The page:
Of all of the riveting tales Barr has spun around her park ranger protagonist, Anna Pigeon, this is, I think, the most compelling (and I have read them all)! For those that want to know, it’s the sixth in a long series, each of which is set in a national park.
Have any issues with claustrophobia? If yours is intense, you may need to give this one a miss. It involves caving and spelunking, including oh my stars crawling in a tiny horizontal tunnel where five extra pounds put on over a last-minute cheesecake just could mean the end of you. Once you’ve gone miles and you can’t go forward, and your light is out…what are you supposed to do, go backwards? It’s not like it’s all one tunnel. There are places you can fall, wrong turns you can take. After all, it was not made to be entertainment, it’s a seriously bad-ass part of Mother Nature that I don’t care to think about too hard.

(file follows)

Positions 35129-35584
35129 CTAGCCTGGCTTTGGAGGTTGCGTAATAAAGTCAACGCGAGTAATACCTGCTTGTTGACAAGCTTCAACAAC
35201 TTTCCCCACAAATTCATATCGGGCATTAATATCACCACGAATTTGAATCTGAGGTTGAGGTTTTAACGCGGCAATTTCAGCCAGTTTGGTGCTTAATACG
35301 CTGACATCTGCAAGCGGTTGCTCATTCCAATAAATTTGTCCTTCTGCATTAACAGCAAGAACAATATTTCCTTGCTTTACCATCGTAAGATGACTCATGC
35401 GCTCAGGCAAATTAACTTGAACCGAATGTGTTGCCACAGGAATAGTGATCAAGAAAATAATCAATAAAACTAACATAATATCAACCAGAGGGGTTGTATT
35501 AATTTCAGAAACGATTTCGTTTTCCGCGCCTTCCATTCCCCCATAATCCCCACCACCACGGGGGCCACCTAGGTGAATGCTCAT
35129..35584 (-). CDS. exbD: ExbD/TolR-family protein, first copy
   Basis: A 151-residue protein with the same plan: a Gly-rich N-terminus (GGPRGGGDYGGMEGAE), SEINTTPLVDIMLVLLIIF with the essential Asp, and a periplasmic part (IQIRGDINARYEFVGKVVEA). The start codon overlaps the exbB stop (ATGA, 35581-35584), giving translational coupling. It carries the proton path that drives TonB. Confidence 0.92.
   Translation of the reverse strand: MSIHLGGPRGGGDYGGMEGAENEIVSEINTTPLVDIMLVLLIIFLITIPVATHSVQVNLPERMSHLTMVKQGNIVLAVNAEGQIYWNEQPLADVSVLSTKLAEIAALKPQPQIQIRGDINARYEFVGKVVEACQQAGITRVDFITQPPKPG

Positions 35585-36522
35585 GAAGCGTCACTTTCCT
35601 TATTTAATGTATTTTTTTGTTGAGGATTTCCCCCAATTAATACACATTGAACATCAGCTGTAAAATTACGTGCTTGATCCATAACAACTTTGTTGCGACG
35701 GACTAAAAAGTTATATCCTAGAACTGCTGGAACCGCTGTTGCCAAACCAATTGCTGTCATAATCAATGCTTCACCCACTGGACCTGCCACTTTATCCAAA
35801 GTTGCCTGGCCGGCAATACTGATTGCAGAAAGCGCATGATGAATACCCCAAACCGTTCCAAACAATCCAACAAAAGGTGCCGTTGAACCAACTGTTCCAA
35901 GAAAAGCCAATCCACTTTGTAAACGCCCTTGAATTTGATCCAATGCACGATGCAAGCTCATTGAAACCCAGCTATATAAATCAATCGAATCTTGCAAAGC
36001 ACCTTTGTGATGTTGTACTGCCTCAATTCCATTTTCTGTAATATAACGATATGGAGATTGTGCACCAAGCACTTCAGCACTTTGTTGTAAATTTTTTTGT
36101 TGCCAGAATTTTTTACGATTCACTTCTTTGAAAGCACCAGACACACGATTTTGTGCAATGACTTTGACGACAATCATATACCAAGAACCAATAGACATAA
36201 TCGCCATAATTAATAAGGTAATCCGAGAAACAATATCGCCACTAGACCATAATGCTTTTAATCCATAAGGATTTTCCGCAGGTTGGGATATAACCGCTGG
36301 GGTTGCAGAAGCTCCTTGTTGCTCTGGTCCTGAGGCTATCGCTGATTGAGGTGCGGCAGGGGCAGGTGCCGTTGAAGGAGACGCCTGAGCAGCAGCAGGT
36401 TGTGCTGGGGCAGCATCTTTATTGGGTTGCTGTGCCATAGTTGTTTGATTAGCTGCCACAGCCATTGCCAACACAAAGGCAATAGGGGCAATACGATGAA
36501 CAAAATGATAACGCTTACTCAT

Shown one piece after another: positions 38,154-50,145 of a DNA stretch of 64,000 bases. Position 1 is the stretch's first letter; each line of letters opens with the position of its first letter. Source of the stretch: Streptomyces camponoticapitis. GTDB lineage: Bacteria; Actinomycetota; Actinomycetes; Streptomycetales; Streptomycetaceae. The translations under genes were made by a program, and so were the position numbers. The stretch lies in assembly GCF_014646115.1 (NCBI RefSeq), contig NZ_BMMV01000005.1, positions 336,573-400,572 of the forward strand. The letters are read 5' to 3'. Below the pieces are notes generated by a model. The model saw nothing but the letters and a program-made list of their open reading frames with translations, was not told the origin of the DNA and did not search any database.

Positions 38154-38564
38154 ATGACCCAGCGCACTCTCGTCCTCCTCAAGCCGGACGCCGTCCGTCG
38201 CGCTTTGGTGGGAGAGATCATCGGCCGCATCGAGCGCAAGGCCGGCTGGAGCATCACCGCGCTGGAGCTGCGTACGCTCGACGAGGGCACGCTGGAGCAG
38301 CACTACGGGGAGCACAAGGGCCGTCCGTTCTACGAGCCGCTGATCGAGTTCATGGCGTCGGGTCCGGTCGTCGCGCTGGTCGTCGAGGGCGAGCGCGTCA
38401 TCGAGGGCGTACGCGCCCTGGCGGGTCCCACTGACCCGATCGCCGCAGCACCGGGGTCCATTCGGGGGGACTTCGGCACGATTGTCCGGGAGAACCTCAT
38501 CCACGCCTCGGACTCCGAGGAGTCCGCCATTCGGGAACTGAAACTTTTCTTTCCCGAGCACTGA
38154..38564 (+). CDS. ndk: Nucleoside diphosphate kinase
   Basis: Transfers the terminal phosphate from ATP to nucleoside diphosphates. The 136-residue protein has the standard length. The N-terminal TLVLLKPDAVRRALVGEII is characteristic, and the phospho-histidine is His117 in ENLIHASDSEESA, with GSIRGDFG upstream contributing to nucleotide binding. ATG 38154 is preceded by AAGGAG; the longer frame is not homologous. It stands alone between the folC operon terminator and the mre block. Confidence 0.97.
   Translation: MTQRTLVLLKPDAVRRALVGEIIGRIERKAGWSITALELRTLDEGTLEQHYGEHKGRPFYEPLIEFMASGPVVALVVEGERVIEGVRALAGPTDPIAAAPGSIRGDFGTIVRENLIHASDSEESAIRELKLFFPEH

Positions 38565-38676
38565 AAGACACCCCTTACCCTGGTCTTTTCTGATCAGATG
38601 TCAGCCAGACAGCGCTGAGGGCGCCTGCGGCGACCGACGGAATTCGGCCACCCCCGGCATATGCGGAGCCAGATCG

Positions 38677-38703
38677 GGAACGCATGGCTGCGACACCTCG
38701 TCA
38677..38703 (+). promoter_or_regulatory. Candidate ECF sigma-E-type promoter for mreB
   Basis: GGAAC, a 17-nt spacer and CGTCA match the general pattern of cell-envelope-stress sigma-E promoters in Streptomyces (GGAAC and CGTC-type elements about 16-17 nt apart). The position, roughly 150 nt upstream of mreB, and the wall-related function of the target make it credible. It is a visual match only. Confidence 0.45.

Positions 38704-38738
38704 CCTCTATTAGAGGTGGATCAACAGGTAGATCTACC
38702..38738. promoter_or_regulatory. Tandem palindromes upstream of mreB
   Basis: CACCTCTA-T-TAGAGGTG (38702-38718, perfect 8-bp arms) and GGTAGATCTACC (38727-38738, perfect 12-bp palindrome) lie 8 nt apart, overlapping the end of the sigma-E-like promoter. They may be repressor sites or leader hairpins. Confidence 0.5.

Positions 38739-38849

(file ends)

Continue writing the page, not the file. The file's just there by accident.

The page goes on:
Now, imagine that you are on such an intense journey, and that you are Anna Pigeon (whose only really detrimental characteristic is a stereotypical view of large people…you know, lazy, poor character, untrustworthy…I said something on Barr’s website once and she responded that this is her character’s perspective, so if you are sensitive about snarky remarks regarding people who have any extra meat on their bones, beware the whole series). Okay, now with that digression aside, imagine you are Anna Pigeon, and because you are a buff, toned ranger with a good reason to do so, you have headed into one of these caving expeditions; you’re in a tight spot; and it is only there that you realize that someone on the expedition would prefer you not make it out again.
Barr’s bias against sizable people aside, her writing is otherwise so impeccably skillful that I have no choice but to give her all 5 stars. Don’t read it right before you go to sleep, unless you are COMPLETELY untroubled by things that go bump in the night!